How is Dalton Freeman’s role in all of that?

COACH SWINNEY: Oh, he’s the cog in

the wheel. He’s really performing well. He’s had a

good year as a sophomore. His experience last

year has helped him this year as it will next year.

But he makes all the calls and just does a great job

of quarterbacking that offensive line.

He really is what you’re looking for in your

center. He’s very smart, very athletic. He’ll give

you everything he’s got. I’m awful proud of the

season that Dalton has had. All of our

communication is inside out, so it all starts with

him.

Q. Like every center I’ve talked to, he

didn’t start out at center. He converted from a

guard. What are the things that you look for in

the center that you want?

COACH SWINNEY: You’ve got to have

good quickness. Good first-step quickness with

the ability to snap the ball. Some guys have a

hard time doing that. Dalton’s athletic, which is

something that we like to have with our center

guys, especially when you’re running the zone

scheme.

The main thing is you have to have a high

football IQ to play center in our scheme. Dalton

certainly has that. He’s the son of a coach, and he

runs well.

But I tell you what, he absolutely

understands the game and does a great job

making adjustments and getting everybody else on

the same page.

In our system, he quarterbacks that

offensive line. You’ve got to have a guy like him.

I’m glad we’ve got him for two more years.

Q. Just curious if you’ve ever read his

blog and if you were at all nervous about a

player doing that?

COACH SWINNEY: I’ve never read his

blog. I didn’t even know he had a blog. Anything I

need to know? Anything I need to be nervous

about? I haven’t seen it. I have no idea.

Q. It’s got some good stuff in there,

just some inside looks about what it’s like

being a football player. It’s good stuff, actually.

COACH SWINNEY: Who does he write a

blog for?

Q. FS South

COACH SWINNEY: I didn’t know that.

He’s an aspiring writer, that’s good to know. I told

you he was a smart guy.

Q. Coach, Da’Quan Bowers came into

the season with three or three and a half career

sacks in two seasons. What were your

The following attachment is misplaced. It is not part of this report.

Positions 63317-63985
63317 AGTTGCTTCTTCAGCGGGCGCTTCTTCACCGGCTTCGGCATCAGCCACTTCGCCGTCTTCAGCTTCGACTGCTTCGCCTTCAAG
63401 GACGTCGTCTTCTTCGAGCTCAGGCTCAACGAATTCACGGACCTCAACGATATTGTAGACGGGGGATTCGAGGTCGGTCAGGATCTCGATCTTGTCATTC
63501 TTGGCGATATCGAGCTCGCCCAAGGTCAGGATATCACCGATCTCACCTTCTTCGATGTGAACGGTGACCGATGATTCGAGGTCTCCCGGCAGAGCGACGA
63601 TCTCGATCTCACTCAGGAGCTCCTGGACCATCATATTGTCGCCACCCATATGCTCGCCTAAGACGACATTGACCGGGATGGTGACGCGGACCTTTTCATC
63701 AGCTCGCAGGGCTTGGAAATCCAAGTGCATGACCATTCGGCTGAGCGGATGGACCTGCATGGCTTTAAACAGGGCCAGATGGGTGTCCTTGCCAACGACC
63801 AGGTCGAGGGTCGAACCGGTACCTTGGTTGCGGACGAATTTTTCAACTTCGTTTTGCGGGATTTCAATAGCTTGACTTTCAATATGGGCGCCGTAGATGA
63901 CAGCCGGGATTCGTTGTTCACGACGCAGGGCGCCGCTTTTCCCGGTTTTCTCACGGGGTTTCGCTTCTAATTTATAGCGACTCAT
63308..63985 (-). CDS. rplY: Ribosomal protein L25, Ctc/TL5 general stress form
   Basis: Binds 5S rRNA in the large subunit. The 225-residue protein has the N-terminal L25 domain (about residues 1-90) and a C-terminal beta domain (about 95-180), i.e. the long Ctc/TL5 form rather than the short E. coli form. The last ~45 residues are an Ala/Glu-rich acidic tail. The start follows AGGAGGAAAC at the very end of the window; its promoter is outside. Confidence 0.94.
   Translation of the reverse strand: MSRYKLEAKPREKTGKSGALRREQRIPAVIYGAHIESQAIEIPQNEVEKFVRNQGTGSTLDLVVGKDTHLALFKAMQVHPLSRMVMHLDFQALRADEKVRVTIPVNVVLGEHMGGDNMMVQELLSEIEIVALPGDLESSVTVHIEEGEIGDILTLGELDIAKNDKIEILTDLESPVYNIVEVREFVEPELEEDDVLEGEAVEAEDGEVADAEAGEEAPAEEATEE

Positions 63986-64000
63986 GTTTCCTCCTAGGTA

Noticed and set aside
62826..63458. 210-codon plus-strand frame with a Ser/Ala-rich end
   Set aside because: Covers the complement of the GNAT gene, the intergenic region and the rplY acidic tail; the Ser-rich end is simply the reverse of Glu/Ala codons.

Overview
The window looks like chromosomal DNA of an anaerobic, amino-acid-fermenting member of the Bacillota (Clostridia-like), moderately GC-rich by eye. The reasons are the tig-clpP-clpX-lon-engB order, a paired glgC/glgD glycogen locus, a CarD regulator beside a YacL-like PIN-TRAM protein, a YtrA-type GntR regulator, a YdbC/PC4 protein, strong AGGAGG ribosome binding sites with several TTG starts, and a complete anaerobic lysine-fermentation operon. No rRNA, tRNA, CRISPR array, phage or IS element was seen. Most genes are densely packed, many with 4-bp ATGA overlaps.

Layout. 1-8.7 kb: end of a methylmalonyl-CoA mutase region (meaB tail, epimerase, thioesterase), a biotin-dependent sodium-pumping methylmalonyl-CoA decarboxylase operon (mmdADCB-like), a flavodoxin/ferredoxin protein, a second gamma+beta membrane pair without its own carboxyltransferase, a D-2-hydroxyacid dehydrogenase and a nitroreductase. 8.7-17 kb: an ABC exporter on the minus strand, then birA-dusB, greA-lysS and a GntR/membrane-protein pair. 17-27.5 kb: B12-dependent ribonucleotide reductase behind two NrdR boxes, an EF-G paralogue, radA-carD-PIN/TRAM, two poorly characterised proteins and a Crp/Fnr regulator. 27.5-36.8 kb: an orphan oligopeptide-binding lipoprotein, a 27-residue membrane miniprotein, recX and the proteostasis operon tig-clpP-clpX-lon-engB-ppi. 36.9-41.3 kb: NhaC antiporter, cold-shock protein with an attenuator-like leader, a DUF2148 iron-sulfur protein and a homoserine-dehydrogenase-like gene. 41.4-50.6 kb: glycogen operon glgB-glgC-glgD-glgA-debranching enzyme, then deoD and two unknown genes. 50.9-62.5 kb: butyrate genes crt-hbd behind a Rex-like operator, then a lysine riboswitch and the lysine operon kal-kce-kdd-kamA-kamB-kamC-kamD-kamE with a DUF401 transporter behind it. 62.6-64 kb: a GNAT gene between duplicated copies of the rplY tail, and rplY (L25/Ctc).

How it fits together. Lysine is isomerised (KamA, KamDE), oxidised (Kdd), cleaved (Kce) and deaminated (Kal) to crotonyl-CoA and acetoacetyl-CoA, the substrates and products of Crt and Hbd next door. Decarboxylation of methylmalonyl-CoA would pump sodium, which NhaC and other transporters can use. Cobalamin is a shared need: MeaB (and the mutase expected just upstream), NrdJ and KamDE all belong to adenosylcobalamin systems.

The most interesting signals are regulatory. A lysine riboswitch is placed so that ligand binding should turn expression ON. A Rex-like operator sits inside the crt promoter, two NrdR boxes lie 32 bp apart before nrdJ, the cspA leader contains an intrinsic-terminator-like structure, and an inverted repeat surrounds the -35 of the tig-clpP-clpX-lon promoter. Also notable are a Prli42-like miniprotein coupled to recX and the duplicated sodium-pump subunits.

expectations of him? He was obviously a great

recruit out of high school. What’s allowed him

to blossom to this extent some?

COACH SWINNEY: Just talent, work ethic

and perseverance, all of those things combined,

and he just really changed. I mean, he was a good

player but he wasn’t, I wouldn’t say, a good worker.

He wasn’t a consistent performer week in and

week out, play in and play out.

He really got dedicated and focused in the

off-season. He changed his body; went from 290

to 273 pounds. Through that work ethic, I think he

grew with his confidence.

He paid a big price in the summer as far as

how hard he worked and prepared himself. Then

he had to persevere through some personal

tragedy in camp. I think all of those things with the

talent he has, he’s just the epitome of what great

work ethic, plus talent, plus perseverance, what it

can result in.

He’s had a great season. We all felt like

he could be a dominant player, not just a good

player, and that’s what he’s become this year and

I’m just really, really proud of him for the type of

season he’s played. It’s just been awesome.

Q. As a coach, when something

happens as it did with Da’Quan’s family this

summer, I mean, there isn’t anywhere in the

handbook, so to speak, for dealing with that.

What did you do, what do you say and how do

you help someone return to football after

something like that?

COACH SWINNEY: Just like you should

handle it with anything. Anybody returning to a job

or whatever, whatever their normal routine is, you

just treat him like a human. You show

compassion. You give him time, and that’s what

we did.

We told him to come back when he was

ready to come back. It’s a very difficult thing. This

is his best friend. He’s the only boy. He and his

dad were very close, and he was actually with him.

He died in his arms really unexpectedly. They

thought he was okay.

So it was a very difficult time for Da’Quan,

and you know, we just reached our arms out, put

them around him, basically told him don’t worry

about football. Let’s just get through this one day

at a time. He came back when he was ready.

He had a lot of love and support from his

teammates, his coaches and his community. I

think all of those things along with his faith, his

mom and two sisters, helped him to get back.

The biggest thing I did was just being an

encourager to him and talked a lot about faith, not

a lot about football at all. Then when he was ready

to come back, he was out a week or so, he came

back and went back to work. He really hasn’t